Don’t Ban Technology to Solve Copyright Problems

Share

The recording industry seems to believe that there is no greaterenemy of all that is good and wonderful than peer-to-peer (P2P)file-sharing technologies. Thus the Recording Industry Associationof America's campaign to sue grandkids and grandparents who violatecopyrights by swapping songs.

The RIAA is within its rights to challenge lawbreakers, nomatter how minor. Not legitimate is its lobbying campaign to shutdown the P2P business. Ultimately individuals, not technologies,such as the KaZaA Media Desktop, are to blame for copyrightviolations.

Copyright-cheaters have been around since copyrights werecreated. New technologies-photocopiers, tape recorders, VCRs, DVDs,and P2P software-have simply made it easier to illicitly copyprotected works.

Industry has occasionally demanded heavy-handed restrictions onand even prohibitions of technological innovation, but more oftenhas worked to increase awareness of and compliance with the law.Firms also have cut prices and developed new markets, such asApple's iTunes Music Store, which charges for music online.However, the RIAA blames a one-third decline in music sales overthe last three years on file-sharing. In contrast, ForresterResearch places the drop at about 15 percent, only a third of whichcan be attributed to file sharing.

Still, old-fashioned enforcement has its place. Of course, theRIAA's efforts might antagonize potential customers. And thecampaign might be doomed over the long-term. After all, we live ina "downloading culture," observes Katie Hafner of the New YorkTimes. Moreover, some systems already try to shield their usersfrom outside prying eyes. Further, programmers are working to"improve" their file-sharing software through use of encryption,among other techniques. Nevertheless, the RIAA is entitled totry.

But large recording firms have not stopped with attempting toenforce the law. They want to destroy a technology simply becauseit is used by some cheaters. The RIAA might be able to build a caseif the technology served no function other than criminal. Yet,explains American University law professor Peter Jaszi, "It's fartoo early in the day to conclude that everything everyone does withpeer-to-peer, even when it comes to copyrighted MP3 files, isconclusively infringing."

Even now P2P is used to share government publications andprivate works in the public domain or where the copyright-holderhas granted permission. The potential for using file-sharing tofurther improve computer communication and networking is vast. SaysLance Cottrell, president of a software firm, "Music was just thefirst killer app, but I think it will be the first of many."

The recording industry also might be justified in targetingtechnology designed to facilitate law-breaking. For instance, theold Napster maintained a directory of users' files being shared.That is not the case with technology like KaZaA (the most popularfile-sharing software), Gnutella, Grokster, iMesh, and Morpheus,where there is no central server.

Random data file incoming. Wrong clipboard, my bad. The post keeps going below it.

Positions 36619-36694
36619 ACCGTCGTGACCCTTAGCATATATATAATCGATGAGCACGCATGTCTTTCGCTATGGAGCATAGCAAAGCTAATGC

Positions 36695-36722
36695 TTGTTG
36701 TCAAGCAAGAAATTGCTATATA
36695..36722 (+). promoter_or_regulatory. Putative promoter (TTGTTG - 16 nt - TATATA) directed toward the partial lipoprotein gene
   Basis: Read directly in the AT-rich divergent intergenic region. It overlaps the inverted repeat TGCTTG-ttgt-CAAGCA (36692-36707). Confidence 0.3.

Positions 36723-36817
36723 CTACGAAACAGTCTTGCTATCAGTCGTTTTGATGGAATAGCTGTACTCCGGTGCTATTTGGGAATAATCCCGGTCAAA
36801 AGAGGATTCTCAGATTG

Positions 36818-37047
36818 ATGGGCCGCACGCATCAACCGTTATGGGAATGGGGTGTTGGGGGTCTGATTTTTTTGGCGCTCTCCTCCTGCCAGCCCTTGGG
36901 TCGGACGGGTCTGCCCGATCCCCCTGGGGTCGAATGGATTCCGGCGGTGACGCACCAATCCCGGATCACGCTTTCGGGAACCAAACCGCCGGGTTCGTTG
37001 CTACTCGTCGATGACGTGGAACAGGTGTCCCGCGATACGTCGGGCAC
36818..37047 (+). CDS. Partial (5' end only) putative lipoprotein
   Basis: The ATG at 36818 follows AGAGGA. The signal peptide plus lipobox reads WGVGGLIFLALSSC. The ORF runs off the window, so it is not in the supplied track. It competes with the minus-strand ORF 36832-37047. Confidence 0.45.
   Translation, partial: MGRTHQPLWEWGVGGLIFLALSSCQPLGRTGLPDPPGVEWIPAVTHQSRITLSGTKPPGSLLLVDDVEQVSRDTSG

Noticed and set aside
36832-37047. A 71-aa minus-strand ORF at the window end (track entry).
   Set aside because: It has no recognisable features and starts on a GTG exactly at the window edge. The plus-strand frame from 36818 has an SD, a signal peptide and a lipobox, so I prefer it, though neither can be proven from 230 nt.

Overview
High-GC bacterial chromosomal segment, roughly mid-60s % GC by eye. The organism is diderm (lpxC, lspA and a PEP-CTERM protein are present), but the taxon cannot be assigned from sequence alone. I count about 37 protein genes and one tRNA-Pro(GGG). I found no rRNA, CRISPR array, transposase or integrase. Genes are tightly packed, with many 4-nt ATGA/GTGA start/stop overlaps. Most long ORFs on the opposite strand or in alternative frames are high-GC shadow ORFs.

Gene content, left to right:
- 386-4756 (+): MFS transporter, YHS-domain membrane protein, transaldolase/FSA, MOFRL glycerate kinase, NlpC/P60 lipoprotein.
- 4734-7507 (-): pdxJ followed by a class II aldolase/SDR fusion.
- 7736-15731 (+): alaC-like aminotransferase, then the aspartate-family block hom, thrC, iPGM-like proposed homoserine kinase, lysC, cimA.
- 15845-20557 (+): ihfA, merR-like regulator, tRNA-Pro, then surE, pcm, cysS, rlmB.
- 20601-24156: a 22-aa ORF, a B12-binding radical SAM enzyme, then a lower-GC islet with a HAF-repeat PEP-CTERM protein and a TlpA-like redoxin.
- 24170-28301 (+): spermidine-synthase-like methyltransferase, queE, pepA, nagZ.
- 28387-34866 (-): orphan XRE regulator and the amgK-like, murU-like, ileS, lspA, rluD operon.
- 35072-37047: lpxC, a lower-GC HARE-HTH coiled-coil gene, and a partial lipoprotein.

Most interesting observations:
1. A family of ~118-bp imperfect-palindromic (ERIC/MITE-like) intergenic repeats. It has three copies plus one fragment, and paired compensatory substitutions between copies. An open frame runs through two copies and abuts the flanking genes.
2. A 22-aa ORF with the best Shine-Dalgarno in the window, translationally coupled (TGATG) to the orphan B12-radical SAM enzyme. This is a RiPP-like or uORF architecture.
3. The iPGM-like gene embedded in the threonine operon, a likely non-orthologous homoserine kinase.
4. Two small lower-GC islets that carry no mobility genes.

Unable to win its case on copyright grounds, the RIAA hasresorted to demagoguery, claiming that P2P technology promoteschild pornography. Andrew Lack, President of Sony Music, says "P2Pstands for piracy to pornography." It's a ludicrous argument. TheNational Center for Missing and Exploited Children says that P2Paccounts for just two percent of referrals regarding childpornography, compared to 77 percent for websites.

Indeed, as Alan Morris, Executive Vice President of SharmanNetworks Limited, recently told the Senate Judiciary Committee,some porn merchants create sites to take advantage of misspellings,such as dinseyland.com, "so that individuals making common typingmistakes, including children, would be connected to advertisingsites, including those for pornographic materials, from which theycould not easily exit." And even the most casual email user isdeluged with invitations to watch the most carnal activities.

Nor is P2P particularly useful for pedophiles. Explains Morris:"To make their 'collections' publicly available on P2P is counterto their cloak of secrecy. Law enforcement agencies quickly pickedthem off and so they retreated back to their sordid encryptedsites, newsgroups and the like."

Moreover, RIAA's members have little credibility in campaigningagainst pornography. Many pop songs are littered with soft-corereferences to casual sex; Gangster Rap glories in degrading anddestructive lyrics. When the Federal Trade Commission reviewed 55different recordings with explicit content labels, it concludedthat all included teens in their target audience.

The best answer to internet pornography is the same as tosalacious music lyrics: parental involvement. Family filters canhelp. But legislating against P2P technologies would have noappreciable effect. Human beings are enormously creative;unfortunately, that creativity can be used for ill as well as good.So it is with the Internet. To protect freedom while ensuringresponsibility, punish the sinner, not the technology.

Doug Bandow

Doug Bandow is senior fellow at the Cato Institute. This article originally appeared in The Washington Times on October 2, 2003. To subscribe, or see a list of all previous TechKnowledge articles, visit www.cato.org/tech/tk-index.html.